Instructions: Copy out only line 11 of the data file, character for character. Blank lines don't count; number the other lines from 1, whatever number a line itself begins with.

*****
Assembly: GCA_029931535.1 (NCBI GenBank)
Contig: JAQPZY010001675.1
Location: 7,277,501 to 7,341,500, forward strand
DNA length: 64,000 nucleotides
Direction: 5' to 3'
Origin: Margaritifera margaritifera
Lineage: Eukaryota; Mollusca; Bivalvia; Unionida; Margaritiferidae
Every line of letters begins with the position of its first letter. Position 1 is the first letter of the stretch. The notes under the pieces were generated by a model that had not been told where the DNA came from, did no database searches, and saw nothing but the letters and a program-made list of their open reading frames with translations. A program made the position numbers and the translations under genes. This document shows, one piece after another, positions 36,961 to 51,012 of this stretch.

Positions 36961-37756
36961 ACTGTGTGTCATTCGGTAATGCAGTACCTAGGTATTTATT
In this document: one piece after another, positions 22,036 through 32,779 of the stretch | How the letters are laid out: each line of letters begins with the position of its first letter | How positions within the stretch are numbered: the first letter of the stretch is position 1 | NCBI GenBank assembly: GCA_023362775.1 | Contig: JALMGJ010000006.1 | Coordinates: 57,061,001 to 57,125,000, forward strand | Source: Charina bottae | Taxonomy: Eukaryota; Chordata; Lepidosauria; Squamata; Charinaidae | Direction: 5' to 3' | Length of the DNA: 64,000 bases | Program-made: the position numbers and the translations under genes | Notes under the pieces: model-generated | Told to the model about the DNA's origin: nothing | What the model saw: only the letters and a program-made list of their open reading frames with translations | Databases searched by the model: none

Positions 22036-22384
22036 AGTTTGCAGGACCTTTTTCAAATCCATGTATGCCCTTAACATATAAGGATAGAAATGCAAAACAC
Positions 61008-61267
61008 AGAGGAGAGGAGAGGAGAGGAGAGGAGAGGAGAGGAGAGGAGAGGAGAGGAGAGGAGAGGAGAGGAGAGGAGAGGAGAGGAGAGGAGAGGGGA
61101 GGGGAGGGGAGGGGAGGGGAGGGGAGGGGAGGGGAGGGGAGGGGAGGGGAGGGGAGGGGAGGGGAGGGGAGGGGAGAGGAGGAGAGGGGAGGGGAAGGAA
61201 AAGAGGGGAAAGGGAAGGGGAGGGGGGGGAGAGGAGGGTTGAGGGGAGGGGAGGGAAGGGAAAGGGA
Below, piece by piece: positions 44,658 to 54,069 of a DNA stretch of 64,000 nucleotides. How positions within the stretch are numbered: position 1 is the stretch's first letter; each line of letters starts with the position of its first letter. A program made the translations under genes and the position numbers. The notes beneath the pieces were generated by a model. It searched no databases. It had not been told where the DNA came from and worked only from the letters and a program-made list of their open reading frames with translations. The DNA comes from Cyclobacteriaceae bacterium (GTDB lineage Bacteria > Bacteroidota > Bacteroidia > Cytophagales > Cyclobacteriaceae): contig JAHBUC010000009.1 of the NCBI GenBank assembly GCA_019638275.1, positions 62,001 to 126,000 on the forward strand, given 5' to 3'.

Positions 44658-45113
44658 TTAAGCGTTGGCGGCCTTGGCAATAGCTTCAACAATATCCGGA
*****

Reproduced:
In this document: one piece after another, positions 22,036 through 32,779 of the stretch | How the letters are laid out: each line of letters begins with the position of its first letter | How positions within the stretch are numbered: the first letter of the stretch is position 1 | NCBI GenBank assembly: GCA_023362775.1 | Contig: JALMGJ010000006.1 | Coordinates: 57,061,001 to 57,125,000, forward strand | Source: Charina bottae | Taxonomy: Eukaryota; Chordata; Lepidosauria; Squamata; Charinaidae | Direction: 5' to 3' | Length of the DNA: 64,000 bases | Program-made: the position numbers and the translations under genes | Notes under the pieces: model-generated | Told to the model about the DNA's origin: nothing | What the model saw: only the letters and a program-made list of their open reading frames with translations | Databases searched by the model: none